Once you have lived in the Bay Area for a while there is very little that can truly surprise or shock you. The homeless man peeing in the street, or two drag queens in a fist-fight on BART draws a collective shrug from locals. However, the transformation of the Golden State Warriors over the past three years has been genuinely surprising.
Just three years ago, the Warriors finished the 2009-10 season with 26 wins and 56 losses, coming in 13th place out 15 teams in the Western Conference. With the exception of the 2006-07 season – when Golden State was able to sneak into the playoffs and knock off the top-seeded Dallas Mavericks before losing to the Utah Jazz in the second round – the Warriors had suffered from years of poor management and bad luck.
The road from perennial lottery dweller to free-agent destination was long and uneven. It began with the Warriors using their lottery pick to draft Stephen Curry No. 7 overall in the 2009 NBA Draft. Although they made the dubious decision to trade away Jamal Crawford in the 2009 offseason, in Stephen Curry, Golden State had secured the future of the franchise.
After yet another injury plagued season in 2009-10, the Warriors made a bold move in the offseason of 2010. Golden State acquired All-Star power forward David Lee from the New York Knicks in a complicated sign-and-trade deal that was part of the transaction that sent LeBron James to the Miami Heat. That same summer, Joe Lacob and Peter Guber became the new majority owners of the Golden State Warriors.
The 2010-11 season ended with 36 wins and 46 losses–ten more wins than the previous season but still well short of a playoff berth in the hyper-competitive Western Conference. The summer of 2011 brought two key pieces to the franchise. Golden State’s new owners parted ways with coach Keith Smart and hired 17-year NBA veteran Mark Jackson to lead the team. They also drafted shooting guard Klay Thompson with the 11th pick in the 2011 NBA Draft.
Now, with both Curry and Thompson, the team had the two players that would go on to become the “Splash Brothers,” hitting more three-pointers in a single season (2012-13) than any other duo in NBA history.
The lockout-shortened season of 2011-12 did not see much improvement. Because of injuries to a few key players and the lack of a proper training camp for Jackson to implement his system, Golden State ended the season with a paltry 23 wins and 43 losses. Near the end of the season, the Warriors’ new management decided to take a big risk, trading fan-favorite and team leader Monta Ellis, along with Kwame Brown, for the injured seven-foot center, Andrew Bogut.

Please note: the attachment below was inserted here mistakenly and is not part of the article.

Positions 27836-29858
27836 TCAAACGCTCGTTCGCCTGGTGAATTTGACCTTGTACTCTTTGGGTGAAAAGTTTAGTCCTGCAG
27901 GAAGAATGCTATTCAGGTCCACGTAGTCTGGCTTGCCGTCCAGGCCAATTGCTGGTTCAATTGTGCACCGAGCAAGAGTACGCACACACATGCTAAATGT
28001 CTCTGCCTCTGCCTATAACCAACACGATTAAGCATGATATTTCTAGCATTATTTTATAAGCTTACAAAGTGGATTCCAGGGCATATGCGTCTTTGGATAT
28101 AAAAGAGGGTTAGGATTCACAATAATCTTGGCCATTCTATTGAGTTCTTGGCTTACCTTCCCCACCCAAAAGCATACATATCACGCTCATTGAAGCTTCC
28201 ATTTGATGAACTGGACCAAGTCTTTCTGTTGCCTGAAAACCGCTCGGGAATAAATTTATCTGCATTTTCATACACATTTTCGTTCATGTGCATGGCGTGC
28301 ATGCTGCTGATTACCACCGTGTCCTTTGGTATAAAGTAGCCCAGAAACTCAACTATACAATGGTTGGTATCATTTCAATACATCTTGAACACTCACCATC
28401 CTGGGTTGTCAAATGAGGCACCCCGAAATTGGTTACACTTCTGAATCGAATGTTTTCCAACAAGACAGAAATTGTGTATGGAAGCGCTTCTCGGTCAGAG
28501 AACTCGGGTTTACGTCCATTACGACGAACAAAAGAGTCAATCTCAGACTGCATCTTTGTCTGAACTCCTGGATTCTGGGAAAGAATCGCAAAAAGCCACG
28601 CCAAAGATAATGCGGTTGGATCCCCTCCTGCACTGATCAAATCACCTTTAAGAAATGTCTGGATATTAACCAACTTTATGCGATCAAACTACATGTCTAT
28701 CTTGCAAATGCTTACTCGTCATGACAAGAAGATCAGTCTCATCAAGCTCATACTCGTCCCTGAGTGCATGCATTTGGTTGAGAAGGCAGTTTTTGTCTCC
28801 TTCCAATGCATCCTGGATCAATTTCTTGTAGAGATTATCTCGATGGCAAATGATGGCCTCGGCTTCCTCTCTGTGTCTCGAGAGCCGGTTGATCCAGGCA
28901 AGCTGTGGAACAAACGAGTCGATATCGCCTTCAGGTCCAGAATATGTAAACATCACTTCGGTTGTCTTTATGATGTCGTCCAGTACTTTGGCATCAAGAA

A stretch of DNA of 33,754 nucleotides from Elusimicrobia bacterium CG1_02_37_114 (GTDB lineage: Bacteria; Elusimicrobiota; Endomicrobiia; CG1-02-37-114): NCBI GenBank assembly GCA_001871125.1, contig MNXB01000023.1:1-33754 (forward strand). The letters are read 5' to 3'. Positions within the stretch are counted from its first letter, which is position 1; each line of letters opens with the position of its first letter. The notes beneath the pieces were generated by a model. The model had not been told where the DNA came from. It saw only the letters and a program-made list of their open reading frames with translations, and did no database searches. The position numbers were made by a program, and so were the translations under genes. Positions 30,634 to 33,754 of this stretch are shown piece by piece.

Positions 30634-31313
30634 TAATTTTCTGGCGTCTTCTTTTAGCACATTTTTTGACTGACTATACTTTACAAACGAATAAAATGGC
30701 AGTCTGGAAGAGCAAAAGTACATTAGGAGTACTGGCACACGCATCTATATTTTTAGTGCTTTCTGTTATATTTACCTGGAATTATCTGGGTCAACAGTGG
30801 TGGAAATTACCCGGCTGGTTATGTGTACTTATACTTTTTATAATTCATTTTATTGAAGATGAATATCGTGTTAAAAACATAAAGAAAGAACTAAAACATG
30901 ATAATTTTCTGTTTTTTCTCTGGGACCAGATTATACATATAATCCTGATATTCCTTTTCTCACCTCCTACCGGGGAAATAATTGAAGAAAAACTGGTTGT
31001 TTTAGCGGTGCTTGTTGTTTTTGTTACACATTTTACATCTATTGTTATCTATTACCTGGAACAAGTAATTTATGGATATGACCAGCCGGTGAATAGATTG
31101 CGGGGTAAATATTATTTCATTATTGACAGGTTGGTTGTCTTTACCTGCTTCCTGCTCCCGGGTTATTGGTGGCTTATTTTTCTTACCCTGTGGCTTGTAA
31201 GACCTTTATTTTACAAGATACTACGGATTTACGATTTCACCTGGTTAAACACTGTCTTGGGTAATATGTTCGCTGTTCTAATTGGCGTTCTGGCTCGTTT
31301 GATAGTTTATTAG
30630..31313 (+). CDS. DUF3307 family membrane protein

This move lead to the rise of Curry and Lee as co-captains and resulted in Thompson moving into a starting role. The pieces were finally falling into place for the Warriors.
In the 2012 Draft, Golden State selected small forward Harrison Barnes with the No. 7 overall pick, center Festus Ezeli with the 30th pick and small forward Draymond Green with the 35th pick. With the three players selected in the draft, the Warriors were able to fill some holes that had been created by trades and injuries. Over the offseason, the Warriors signed Jarrett Jack, to back up Stephen Curry, as well as Carl Landry, who would come off the bench for Lee.
Coming in to the 2012-13 season, expectations were fairly tepid. Injuries sidelined swingman Brandon Rush and Bogut. In their place, the rookies Barnes and Ezeli were thrown into the starting lineup. Despite the odds, the Warriors had their best start in decades, earning their 20th win before hitting the 30 game mark. They went on to finish the season with 47 wins and 35 losses, earning them a trip to the playoffs for just the second time in 19 years.
With the sixth seed in the playoffs, Golden State upset the third seeded Denver Nuggets, winning the series in six games. Despite winning two of the first four games in the second round against San Antonio, the Warriors’ improbable ride came to an end after the Spurs went on win the series four games to two.
After years of being a non-factor in the Western Conference, teams are finally taking notice of Golden State, and so are other players. The biggest free agent of this summer, Dwight Howard, was widely expected to either move to Houston or stay in Los Angeles. However, with their new found stature, the Warriors landed a meeting with Howard. He was reportedly impressed and seriously considered moving to the Bay Area, but in the end, Golden State was not willing to give up what the Lakers would have demanded.
In a surprise move, before Dwight had officially announced his decision, the Warriors signed arguably the second most coveted free agent this summer: Andre Iguodala. So, in a few short years the Dubs have gone from lowly lottery dwellers to the up-and-coming team in the West.